Of the various things you may be worrying about these days, getting locked out of your lovely hotel room in scenic Austria is probably not very high on the list. But last week, guests at the Romantik Seehotel Jaegerwirt in the Austrian village of Turracherhohe found themselves unable to open their hotel room doors. In the end, the hotel ended up having to pay about $1,800 (two bitcoins) to hackers who had penetrated its systems and managed to remotely lock its doors.
As tales of ransomware go, it’s a story that’s both silly and serious. A ski resort being held for ransom due to its inability to create working room keys is nowhere near as scary or dangerous as the hospital in Hollywood where ransomware shut down the computer systems last year, until administrators finally agreed to pay a 40-bitcoin ransom (or roughly $17,000 at the time) a few days after it was first infected.
For many people, however, the scariest cybersecurity incidents are the ones that don’t just manipulate information but also change the physical world around us. These sorts of attacks remind us of the extent to which our physical surroundings are increasingly controlled by computers. Seen from that perspective, a door you can’t open is, in some ways, scarier than a digital file you can’t access.
When it comes to digital records, we expect to be at the mercy of computers. When it comes to doors, we don’t. That’s in part because there’s an important difference between locked doors and locked files: Doors can be broken down, physically, if necessary (though, for obvious reasons, the Romantik Seehotel Jaegerwirt was not eager to take an axe to all of its guestroom doors), while a digital file or record cannot be retrieved from an encrypted system through sheer physical force.
Just as it’s possible to break down digitally locked doors, it’s also possible to create physical fail-safes for computer-controlled infrastructure. There’s no reason why a door that is typically opened electronically cannot also have a physical keyhole that enables someone to open it with a regular key in the event of a power outage, or a system failure, or a malicious compromise. (In fact, some cars that rely primarily on electronic sensors to lock and unlock their doors have exactly this feature: a physical key that can be extracted from the electronic fob to manually unlock the car if the key batteries die or otherwise malfunction.)
One of the most astonishing parts of the Austrian saga is that there was apparently no such physical fail-safe mechanism, despite the fact that electronic key cards—as every hotel guest well knows—malfunction all the time. The Romantik Seehotel Jaegerwirt’s managing director Christoph Brandstaetter told the New York Times that the hotel was, in fact, considering replacing its electronic key system with manual locks and keys, rather than electronic ones, to guard against future such incidents.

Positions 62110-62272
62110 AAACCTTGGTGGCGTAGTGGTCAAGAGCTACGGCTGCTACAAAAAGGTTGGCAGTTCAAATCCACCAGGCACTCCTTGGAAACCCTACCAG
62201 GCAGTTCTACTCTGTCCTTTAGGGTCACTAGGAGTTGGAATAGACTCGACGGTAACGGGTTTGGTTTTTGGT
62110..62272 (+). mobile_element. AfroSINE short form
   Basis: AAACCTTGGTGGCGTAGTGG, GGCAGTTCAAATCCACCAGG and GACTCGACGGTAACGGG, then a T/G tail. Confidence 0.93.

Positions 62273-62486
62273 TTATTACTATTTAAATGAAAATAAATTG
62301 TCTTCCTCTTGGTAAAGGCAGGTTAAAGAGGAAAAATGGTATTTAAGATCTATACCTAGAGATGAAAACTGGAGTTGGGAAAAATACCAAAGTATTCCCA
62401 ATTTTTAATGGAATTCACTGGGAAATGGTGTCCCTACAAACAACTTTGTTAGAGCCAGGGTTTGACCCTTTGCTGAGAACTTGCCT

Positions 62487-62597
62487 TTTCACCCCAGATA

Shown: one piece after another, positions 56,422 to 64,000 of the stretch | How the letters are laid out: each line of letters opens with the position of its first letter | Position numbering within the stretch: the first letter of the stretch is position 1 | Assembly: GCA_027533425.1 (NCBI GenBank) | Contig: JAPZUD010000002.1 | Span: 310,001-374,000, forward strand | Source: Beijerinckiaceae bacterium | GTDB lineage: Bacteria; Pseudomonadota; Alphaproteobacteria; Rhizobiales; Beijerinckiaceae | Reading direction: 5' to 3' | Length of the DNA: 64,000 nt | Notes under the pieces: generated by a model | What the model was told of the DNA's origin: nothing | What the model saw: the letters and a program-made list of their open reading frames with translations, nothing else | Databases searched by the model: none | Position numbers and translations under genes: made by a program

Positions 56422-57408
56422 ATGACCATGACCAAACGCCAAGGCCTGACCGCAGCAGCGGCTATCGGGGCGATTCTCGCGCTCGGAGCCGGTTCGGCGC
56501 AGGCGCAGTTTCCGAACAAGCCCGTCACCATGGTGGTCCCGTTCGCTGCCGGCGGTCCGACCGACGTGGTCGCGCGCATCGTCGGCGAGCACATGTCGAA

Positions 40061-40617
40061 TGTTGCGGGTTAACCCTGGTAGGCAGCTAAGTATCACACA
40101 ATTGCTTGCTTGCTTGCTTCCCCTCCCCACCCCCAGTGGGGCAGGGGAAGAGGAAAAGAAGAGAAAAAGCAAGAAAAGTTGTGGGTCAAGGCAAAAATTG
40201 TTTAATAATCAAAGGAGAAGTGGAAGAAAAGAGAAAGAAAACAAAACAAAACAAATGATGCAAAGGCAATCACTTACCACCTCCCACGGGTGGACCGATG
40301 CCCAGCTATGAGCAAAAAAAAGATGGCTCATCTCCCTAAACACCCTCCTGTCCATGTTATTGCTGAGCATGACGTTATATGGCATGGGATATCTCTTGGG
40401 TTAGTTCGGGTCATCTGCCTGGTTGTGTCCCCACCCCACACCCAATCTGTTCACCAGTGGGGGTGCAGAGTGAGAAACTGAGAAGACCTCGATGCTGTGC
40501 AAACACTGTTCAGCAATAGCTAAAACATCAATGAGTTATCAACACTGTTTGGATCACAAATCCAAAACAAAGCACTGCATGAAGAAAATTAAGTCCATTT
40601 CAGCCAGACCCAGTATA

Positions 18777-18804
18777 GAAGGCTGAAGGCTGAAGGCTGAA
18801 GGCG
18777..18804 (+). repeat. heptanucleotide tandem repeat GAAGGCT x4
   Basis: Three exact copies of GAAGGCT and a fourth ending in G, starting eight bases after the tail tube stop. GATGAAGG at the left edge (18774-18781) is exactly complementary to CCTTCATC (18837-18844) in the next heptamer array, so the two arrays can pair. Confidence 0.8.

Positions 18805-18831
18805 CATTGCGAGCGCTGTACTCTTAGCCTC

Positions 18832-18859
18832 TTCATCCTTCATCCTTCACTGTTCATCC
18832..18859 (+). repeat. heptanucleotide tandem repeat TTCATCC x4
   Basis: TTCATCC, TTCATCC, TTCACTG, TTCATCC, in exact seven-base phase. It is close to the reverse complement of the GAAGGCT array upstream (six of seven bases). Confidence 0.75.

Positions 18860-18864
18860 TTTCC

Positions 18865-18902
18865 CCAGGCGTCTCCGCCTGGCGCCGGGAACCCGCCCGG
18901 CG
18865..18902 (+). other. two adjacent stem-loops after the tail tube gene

This isn’t necessarily a bad idea—there are certainly some systems that we would do well to keep from becoming too electronic for the purposes of security. (Voting comes to mind.) But it’s also often possible to combine electronic and manual mechanisms. And going forward, combining automated systems with manual fail-safe mechanisms may be a more realistic approach to trying to protect ourselves than just deciding to reject internet-connected things altogether. Just as we should all be regularly backing up our data and storing it somewhere completely disconnected from our hard drives, so that we can recover from a ransomware attack directed at our files, so too should we have a backup plan for what to do when our devices are held for ransom.
Last week’s story is a relatively lighthearted affair as cybersecurity incidents go—no one and nothing was seriously damaged, the ransom was not priced prohibitively high. (That was no doubt a strategic decision by the perpetrators to ensure speedy cooperation; and they did threaten to double the price if the hotel waited too long to comply.) But its implications are serious and frightening—a future of ransomware attacks directed not at our inboxes or documents or photos but instead at the buildings we live in, the cars we drive, and the world around us.
Ransomware isn’t the only threat posed by shifting our infrastructure online—it’s not hard to imagine an adversary exploiting vulnerabilities in a door locking system or a car for other, possibly even more nefarious purposes than extracting a ransom. (This is yet more reason to include fail-safe mechanisms in these systems that can be used to override electronic controls.) But while there is probably a relatively small population of criminals with both the desire to wreak havoc by compromising devices and the technical know-how for finding and exploiting the necessary vulnerabilities, there is no shortage of technically savvy people who would like to get rich.
That’s where ransomware comes in: It transforms the vulnerabilities of the Internet of Things into a vehicle for tremendous financial profit. Building on the tremendous success of traditional ransomware distributors, who merely hold data and computer systems hostage, people who design ransomware that targets physical infrastructure, be it hotel doors or stoves, have a very lucrative future in store for them unless we retain some of our manual checks on the increasingly automated world.
This article is part of Future Tense, a collaboration among Arizona State University, New America, and Slate. Future Tense explores the ways emerging technologies affect society, policy, and culture. To read more, follow us on Twitter and sign up for our weekly newsletter.